In addition, Tesla has introduced a warranty to their batteries for eight years and has attested to maintain a battery life of 70%. This means that if your battery charging capacity reduces by less than 70%, the Tesla company will replace any cells that have died. So you need not worry about your Tesla’s battery life too much.
Tesla batteries are like any other batteries, and they do not last long. In fact, they have shorter lives than other competing electric cars as they use cheaper material in their batteries to attain a longer range. Please refer to this article for more about this.
Tesla batteries will not be able to charge fully over time and will lose their capacity to hold a charge for long. Some of the battery cells will become depleted. The Active Thermal Management of the car will ensure that the cells don’t overheat. And yes, supercharging causes premature battery capacity loss.
However, supercharging your car is unavoidable. Especially when you are traveling for long distances, you will be forced to rely on supercharging to continue your journey. Occasional supercharging will not damage your car immediately. But there are other instances where you must avoid supercharging to protect your batteries.
When to avoid charging with a supercharger.
There are two instances when supercharging is very bad for your car. One is when the climate is extremely hot or extremely cold. Hot climates will make the Tesla turn on the air-conditioning automatically to avoid heating. So when you are charging while the battery power is being depleted for the AC, it will not only take longer to charge but causes a strain on your batteries. The 480V supercharger also generates a high amount of heat when charging, so adding that to the already high car temperature, the batteries are at risk.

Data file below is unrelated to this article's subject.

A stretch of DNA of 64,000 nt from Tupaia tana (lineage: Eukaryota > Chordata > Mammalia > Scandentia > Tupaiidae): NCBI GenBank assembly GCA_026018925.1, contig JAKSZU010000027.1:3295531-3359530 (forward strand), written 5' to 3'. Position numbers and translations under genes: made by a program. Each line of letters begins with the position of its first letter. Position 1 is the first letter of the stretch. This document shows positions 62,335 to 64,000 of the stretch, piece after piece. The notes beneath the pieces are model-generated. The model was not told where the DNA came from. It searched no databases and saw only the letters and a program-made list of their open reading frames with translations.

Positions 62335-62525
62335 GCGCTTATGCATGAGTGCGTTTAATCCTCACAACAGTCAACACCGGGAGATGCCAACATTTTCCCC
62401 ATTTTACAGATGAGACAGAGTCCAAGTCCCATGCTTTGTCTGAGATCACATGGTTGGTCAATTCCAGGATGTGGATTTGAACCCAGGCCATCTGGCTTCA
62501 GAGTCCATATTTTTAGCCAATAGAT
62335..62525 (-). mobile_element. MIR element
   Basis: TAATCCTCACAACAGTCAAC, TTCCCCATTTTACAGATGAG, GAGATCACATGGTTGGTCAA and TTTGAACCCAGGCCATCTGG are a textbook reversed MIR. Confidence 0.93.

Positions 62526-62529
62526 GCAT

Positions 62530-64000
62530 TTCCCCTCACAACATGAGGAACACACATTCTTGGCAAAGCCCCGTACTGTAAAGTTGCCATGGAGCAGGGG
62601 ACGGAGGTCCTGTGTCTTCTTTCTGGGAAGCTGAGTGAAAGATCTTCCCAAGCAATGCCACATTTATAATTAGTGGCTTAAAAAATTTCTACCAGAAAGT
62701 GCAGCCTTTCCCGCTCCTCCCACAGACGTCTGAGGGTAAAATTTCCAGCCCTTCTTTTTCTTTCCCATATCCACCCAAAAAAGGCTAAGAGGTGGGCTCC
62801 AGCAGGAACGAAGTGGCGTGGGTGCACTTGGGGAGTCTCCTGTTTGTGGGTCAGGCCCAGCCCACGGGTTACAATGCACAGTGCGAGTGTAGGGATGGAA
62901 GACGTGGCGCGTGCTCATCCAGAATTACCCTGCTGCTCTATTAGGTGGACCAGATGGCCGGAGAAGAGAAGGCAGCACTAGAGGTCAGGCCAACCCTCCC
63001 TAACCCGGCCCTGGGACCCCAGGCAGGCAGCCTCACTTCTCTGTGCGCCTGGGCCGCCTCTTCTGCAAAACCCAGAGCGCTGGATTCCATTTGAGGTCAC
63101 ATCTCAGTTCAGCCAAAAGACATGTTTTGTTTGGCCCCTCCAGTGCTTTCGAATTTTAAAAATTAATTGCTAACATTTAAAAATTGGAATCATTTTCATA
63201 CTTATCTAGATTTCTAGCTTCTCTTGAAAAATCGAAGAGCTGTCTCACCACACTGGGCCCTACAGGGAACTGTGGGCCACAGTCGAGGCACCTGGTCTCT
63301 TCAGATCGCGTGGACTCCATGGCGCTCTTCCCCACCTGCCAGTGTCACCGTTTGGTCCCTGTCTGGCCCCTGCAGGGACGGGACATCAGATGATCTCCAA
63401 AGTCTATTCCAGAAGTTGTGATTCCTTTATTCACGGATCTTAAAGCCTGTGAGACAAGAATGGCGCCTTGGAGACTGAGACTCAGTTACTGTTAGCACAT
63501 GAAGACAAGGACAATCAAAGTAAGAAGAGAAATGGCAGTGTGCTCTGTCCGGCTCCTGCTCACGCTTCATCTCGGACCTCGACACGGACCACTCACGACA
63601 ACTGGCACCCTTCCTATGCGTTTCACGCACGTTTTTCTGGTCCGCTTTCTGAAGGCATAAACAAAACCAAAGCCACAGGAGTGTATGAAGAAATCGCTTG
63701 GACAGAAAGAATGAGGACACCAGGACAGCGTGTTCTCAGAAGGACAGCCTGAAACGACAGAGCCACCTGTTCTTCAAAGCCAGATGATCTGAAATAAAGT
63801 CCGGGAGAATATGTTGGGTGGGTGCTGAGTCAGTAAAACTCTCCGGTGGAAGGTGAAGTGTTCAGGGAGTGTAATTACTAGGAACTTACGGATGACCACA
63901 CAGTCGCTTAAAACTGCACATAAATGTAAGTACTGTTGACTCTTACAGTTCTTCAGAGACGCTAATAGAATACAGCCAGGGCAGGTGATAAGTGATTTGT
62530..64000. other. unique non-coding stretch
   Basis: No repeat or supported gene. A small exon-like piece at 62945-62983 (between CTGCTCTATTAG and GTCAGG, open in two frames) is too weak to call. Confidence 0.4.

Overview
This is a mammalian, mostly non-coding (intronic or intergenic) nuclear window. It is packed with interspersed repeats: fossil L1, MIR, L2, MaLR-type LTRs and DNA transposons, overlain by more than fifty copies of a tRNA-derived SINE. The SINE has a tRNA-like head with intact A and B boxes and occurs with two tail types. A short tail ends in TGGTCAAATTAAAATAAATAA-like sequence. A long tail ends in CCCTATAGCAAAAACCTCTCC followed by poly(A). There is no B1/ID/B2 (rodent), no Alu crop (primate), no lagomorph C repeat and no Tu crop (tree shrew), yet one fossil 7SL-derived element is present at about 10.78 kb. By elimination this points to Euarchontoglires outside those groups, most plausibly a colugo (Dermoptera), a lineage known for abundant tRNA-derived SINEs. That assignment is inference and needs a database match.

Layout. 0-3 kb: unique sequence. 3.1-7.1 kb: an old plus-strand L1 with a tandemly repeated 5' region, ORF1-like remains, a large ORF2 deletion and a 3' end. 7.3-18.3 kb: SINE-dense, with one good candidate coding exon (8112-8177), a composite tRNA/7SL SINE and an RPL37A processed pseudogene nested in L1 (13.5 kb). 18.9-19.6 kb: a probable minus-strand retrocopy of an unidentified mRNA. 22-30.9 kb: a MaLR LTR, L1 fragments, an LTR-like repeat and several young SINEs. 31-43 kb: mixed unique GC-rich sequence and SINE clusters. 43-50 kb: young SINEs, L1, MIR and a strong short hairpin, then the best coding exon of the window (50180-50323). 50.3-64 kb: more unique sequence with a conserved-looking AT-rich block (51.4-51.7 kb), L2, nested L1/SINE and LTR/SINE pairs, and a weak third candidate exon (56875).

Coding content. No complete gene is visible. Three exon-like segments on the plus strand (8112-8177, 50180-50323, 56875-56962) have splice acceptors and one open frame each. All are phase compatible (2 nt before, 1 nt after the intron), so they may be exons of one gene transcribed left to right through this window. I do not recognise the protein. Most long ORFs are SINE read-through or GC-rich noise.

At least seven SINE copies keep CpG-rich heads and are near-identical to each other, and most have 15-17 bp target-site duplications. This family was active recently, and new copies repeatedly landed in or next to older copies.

Likewise, it is also very damaging to charge your car at extremely cold temperatures. Tesla has a pre-conditioning facility that warms the car before you charge it. The Li-ion batteries also contain ionizing liquids that can freeze when it’s very cold. If you apply a current while it is frozen, it can kill the battery. You must pre-condition the car before supercharging.
Another instance where supercharging is bad for Tesla is when you are using a charger that is not Telsa. Yes, this affects the battery. There are many other supercharging options, like Electrify America, but it’s always best to use a Tesla supercharger. This is simply because the Tesla supercharger is specifically designed for Tesla batteries, and the same cannot be said for other superchargers.
This should not really be a big problem for you as there are plenty of Tesla supercharging stations available. And if other superchargers are not good for your Tesla, then why risk it?
So to your question of whether supercharging is bad for Tesla, the answer is yes. Though Tesla advises owners to always charge at home, supercharging cannot be avoided in certain circumstances. If you must use a supercharger, then do not overcharge for more than 90%, do not supercharge in extreme climates and always use a Tesla supercharger for your car.
But otherwise, you do not have to worry too much because Tesla has an 8-year warranty for their battery to maintain battery life at 70%. So you can be sure that your batteries won’t run down below 70%, or your company will replace the depleted cells for you.